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The Crito is one of Plato's shorter dialogues, which deals with the days before Socrates's execution. Crito, one of Socrates's disciples comes to persuade him to escape from prison in view of his impending death. Crito is partially there to inform Socrates that he will be executed very soon.
Crito tells Socrates that he has procured a ship to get Socrates out. In addition, he tells Socrates that some foreigners have come to help him as well. In short, they will finance things. Finally, Crito states that Socrates has a moral responsibility to flee an unjust sentence of death. Moreover, he tries to persuade Socrates that he has obligation as a philosophical father to help his pupils.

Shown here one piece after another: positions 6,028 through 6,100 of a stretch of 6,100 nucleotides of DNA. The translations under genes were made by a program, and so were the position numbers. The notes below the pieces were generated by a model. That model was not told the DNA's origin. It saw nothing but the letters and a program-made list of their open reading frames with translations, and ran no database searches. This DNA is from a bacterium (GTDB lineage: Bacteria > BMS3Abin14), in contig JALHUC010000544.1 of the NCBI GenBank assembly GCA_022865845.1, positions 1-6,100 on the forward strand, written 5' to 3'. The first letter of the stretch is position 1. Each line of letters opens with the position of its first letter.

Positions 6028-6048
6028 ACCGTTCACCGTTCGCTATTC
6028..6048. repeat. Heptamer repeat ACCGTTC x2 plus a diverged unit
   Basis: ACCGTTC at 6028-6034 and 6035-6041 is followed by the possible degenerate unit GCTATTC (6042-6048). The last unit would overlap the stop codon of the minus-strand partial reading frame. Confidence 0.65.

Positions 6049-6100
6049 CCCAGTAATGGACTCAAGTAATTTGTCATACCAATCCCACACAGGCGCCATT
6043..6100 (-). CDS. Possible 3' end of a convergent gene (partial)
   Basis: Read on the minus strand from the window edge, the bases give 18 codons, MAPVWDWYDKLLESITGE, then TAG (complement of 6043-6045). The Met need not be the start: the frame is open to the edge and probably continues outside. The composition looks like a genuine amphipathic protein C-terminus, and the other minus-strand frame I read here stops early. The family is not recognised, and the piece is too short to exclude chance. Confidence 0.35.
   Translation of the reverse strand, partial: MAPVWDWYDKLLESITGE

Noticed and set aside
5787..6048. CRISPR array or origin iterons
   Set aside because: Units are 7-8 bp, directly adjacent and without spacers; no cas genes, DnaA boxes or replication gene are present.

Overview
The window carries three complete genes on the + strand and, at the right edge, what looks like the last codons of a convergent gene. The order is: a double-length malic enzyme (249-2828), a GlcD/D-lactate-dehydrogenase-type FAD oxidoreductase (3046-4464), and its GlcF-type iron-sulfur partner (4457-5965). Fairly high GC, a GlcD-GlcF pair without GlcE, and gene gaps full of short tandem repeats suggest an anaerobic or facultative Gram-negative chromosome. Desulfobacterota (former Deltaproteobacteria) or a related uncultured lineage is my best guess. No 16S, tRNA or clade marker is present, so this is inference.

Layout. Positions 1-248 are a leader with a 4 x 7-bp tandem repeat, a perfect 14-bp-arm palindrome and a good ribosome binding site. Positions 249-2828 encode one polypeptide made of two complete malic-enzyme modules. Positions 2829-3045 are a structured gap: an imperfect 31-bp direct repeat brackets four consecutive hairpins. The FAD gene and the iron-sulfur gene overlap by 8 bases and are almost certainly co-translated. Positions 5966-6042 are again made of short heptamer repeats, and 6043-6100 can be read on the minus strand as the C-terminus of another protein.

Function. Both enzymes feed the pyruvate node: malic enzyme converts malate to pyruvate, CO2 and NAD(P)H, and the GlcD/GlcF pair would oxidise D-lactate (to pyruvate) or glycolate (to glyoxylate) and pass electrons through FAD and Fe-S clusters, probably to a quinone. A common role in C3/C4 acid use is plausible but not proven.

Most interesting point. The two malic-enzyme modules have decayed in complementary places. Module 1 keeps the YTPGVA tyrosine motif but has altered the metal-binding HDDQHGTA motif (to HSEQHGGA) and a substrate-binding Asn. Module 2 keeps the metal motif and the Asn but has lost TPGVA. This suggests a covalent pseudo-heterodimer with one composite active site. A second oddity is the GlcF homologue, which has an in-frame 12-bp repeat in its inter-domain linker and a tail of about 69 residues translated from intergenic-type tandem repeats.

Socrates will, of course, hear none of these things. He is filled with peace and calm even in the face of execution. More importantly, he says that it is never just to respond even to injustice with further injustice. Plato shows that Socrates is a philosopher par execllence, even in the face of death.
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